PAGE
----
Sean McDowell explains why deconstruction stories have become more prevalent and unchecked in the modern world.
Sean: The Scripture talks about people leaving the faith. That idea is not new. What is new today is, with social media, everybody’s told, now tell your story and express yourself. So, we’re hearing these stories so much more than we ever have.
Greg: Also from high-profile individuals.
Sean: My suspicion is, it’s only going to get worse. Now, why? We hear certain people—whether worship leaders or, in some cases, certain pastors or high-profile people—and one common thread we see is a lot of people are hurt by the church. We also see, in many cases, bad theology and a lack of depth.
Now, in the past, for somebody to be on stage or produce an album, there were certain gatekeepers that would at least try to care about right character and theology and try to weed out bad character and bad theology. Now, there are no gatekeepers. If you have the right TikTok video, you can become a celebrity in your own mind on TikTok overnight and build an audience. I think five, ten years down the road, what we’ve heard from worship leaders we’re going to hear of former TikTokers and former YouTubers. Sadly, probably worse.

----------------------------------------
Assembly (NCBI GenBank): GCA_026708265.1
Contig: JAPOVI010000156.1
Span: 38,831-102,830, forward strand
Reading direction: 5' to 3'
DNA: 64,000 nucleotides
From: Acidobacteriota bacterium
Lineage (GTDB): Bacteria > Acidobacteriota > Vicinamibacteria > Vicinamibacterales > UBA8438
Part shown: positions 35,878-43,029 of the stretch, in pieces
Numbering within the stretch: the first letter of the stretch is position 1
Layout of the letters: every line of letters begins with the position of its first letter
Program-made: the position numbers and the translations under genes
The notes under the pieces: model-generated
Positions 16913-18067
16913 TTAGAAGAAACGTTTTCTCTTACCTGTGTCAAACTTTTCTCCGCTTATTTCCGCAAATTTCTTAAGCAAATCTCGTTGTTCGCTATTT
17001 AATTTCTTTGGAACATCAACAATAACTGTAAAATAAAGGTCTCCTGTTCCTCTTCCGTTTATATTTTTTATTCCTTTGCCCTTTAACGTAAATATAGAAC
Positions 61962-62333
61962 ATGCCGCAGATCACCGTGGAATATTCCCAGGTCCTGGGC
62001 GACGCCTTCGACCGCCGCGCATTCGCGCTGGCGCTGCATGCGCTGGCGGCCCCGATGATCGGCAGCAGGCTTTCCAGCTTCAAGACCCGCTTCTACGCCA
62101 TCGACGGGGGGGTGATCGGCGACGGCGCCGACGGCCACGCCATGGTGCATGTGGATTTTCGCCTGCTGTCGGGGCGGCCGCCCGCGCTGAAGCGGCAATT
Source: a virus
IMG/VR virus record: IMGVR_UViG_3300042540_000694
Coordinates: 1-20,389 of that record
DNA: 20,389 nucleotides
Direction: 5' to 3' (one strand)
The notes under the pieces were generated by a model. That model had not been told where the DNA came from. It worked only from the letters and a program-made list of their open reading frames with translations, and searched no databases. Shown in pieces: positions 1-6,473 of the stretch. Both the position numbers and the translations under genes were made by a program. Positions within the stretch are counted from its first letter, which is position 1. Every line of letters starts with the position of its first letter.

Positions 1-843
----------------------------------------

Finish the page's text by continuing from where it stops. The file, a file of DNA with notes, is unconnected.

Greg: When you say worse, you mean it’s going to happen more frequently. It’s just going to be more high profile—the things that do happen—and so it looks like it’s happening.
Sean: Probably worse, numerically, would be my guess. Because of the influence of the high-profile people and social media and stuff like that. I think this will happen because of two reasons. Number one, there’s fewer gatekeepers to weed out potential abuse. And now, there’s so many more people. “Celebrity” used to mean something. There are only so many people that are celebrities. Now, technically, if you have more Twitter followers than people you follow, in a sense, in your own mind, you’re a kind of a celebrity, and there’s such a narrative about these stories that people want to hear.
Here’s an example. My friend Bart Campolo, Tony Campolo’s son, I remember hearing him speak at Biola University. He had a huge influence on my life in a lot of different ways. He’s a humanist. He left his faith. There was a big national story about him. There is no national story about Josh McDowell’s son keeping his faith. It’s not interesting. It’s not going to get the clicks and get the views. It just doesn’t tell the story that many gatekeepers want to tell, and there’s a lot of people that want to tell the story of the faith crumbling. John Piper’s son is an atheist, and he’s got quite a following, my sense is because he’s being used by that whole crowd. Because he’s a celebrity. He’s the son of a celebrity Christian, so to speak. I’m not dissing John Piper. I think he doesn’t play to that kind of thing, but because he’s so well known, and then his son becomes an atheist, then he’s a nice tool to be used against Evangelical Christians.